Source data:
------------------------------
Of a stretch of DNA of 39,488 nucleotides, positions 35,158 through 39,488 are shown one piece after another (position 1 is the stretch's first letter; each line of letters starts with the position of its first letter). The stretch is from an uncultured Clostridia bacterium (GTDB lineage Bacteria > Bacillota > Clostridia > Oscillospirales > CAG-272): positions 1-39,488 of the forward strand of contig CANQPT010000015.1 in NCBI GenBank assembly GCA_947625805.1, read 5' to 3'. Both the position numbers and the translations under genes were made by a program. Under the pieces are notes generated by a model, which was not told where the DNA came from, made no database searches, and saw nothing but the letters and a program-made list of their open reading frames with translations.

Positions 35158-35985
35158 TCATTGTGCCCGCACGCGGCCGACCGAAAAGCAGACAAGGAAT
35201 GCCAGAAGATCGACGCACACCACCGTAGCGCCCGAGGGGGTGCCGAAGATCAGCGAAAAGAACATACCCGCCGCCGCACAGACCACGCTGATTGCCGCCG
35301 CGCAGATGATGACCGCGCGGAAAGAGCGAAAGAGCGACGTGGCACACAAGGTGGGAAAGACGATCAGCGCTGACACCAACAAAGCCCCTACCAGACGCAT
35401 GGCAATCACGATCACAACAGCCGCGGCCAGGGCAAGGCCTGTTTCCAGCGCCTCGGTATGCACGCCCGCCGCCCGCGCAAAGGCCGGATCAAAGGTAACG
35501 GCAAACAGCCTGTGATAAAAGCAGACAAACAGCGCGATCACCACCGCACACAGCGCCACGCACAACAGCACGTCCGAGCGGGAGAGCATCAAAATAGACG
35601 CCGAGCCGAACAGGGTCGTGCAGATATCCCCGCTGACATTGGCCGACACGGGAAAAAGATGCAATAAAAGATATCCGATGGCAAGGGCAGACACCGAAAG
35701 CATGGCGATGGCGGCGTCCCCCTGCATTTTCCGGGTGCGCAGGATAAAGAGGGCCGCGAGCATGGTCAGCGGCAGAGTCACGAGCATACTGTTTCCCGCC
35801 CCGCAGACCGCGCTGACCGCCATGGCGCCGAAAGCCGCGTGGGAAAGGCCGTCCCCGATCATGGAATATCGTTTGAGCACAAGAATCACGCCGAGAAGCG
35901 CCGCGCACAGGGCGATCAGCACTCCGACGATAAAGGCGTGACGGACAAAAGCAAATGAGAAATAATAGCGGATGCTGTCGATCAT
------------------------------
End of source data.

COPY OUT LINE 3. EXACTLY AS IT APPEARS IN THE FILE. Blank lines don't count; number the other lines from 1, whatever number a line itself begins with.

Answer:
35158 TCATTGTGCCCGCACGCGGCCGACCGAAAAGCAGACAAGGAAT